My day started and ended with email.
     The first notable piece was from Patrick, someone I have never encountered before, who seemed to think my fan page for the Grim Faeries was the official site and that writing me would somehow put him in touch with the band. It could have been an honest mistake and I would not have cared. His manner, however, was ... let us say unpleasant. Not having any clue who the fellow was, I certainly was not going to forward the piece to the band. I sent him a terse reply. He sent me a near apology and then butchered it by assuming I should now forward his email. I sent him another terse reply and his lip continued. However it did become clear he somehow thought he had found my address from the official site, not that he thought my site was the official one.
     The second piece of note was fan mail. I had just written a couple long pieces to one of the mailing lists I am on. I have been quite tired today and when replies started to trickle in to my first post I was afraid in my fatigue I was not able to communicate my point. Eventually I received two replies, one on the list and one privately, that assured me my points were made. In cases like these I find it is the private replies that touch me most. It is somehow more personal.

     I think interaction through the Internet holds a wealth of knowledge on human interaction. Writing as a form of communication is not a new idea by any means, but writing as a form of instant communication is now at a hereto-unknown level. When we speak to someone face-to-face we communicate on many levels, the obvious ones being what is said, tonal qualities in the speech, and body language. Speaking over the phone removes the body language, and I have seen enough misunderstandings just with that. Writing removes the subtext conveyed through the voice. Before such things as email, composing a letter took some time. Sending a letter took time. Time gives chance for thought. Now it is so simple to click "reply," type a few lines - I know I can type faster than I can write - and then hit "send." So much of the time in which thought can process has been removed. It is so simple to write a gut reaction based on a misunderstand leading into a domino path of miscommunication. In a sense the Internet becomes like one big game of Telephone - you have probably played it: one person whispers a phrase to a person beside them, and that person whispers it to the next eventually ending with message that often bears no resemblance to the original.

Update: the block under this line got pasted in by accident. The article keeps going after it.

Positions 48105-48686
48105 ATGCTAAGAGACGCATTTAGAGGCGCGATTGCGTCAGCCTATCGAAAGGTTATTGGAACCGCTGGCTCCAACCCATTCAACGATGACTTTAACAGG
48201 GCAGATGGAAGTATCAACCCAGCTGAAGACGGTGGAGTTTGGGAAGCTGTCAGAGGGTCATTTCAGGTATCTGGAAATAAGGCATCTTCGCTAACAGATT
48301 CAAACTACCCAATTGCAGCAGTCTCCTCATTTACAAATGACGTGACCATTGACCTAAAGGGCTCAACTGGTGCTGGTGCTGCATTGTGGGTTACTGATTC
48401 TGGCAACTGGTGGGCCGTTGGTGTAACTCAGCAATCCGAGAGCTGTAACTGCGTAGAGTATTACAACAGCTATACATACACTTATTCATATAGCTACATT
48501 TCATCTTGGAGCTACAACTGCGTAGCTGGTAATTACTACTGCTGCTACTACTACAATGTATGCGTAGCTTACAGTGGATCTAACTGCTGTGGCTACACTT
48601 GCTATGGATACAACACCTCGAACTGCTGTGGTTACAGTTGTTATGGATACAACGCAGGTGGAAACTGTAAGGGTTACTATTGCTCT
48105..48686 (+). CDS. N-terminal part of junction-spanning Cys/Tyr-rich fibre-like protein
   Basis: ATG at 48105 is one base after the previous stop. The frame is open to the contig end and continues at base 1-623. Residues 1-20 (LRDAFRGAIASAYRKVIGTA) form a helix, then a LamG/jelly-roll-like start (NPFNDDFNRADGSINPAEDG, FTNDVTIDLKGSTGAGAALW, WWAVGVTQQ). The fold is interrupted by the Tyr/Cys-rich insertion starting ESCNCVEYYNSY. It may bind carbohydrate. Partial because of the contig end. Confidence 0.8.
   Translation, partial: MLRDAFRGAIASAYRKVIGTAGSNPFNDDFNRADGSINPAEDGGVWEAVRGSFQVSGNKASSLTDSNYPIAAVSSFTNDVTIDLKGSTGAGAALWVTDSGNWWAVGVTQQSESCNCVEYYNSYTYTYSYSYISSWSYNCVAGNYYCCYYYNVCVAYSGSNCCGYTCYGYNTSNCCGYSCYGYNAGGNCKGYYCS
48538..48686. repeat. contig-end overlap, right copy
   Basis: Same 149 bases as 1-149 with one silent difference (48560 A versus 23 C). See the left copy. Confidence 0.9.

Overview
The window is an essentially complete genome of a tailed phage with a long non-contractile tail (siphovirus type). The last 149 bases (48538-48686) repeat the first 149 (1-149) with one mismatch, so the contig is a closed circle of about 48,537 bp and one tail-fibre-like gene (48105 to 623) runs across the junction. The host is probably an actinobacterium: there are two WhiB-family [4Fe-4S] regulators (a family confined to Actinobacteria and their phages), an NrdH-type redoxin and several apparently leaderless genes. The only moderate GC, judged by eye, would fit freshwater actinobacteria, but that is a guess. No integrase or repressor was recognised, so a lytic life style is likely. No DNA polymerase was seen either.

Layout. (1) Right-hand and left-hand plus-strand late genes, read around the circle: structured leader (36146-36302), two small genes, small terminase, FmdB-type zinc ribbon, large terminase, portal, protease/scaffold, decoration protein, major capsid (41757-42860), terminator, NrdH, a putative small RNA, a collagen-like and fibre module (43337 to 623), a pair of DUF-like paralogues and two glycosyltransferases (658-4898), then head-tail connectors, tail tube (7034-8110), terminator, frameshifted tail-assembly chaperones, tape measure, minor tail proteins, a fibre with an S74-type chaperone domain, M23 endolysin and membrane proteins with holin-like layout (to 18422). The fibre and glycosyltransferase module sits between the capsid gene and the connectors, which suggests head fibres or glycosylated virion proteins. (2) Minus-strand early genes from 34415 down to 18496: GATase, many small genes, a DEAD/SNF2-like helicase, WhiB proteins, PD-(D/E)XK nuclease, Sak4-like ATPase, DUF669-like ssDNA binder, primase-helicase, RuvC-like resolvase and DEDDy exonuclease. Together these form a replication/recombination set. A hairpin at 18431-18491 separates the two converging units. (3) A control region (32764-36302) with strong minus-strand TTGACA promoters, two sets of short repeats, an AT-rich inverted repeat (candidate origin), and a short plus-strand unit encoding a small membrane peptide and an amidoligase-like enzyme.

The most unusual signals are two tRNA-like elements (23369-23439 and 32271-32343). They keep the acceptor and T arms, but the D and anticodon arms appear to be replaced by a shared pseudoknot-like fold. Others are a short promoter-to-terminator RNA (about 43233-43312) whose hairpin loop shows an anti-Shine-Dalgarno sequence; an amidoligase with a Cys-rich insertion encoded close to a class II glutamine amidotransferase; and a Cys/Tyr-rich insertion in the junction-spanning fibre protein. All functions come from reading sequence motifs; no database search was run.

Instant messaging is indeed a double edged sword.

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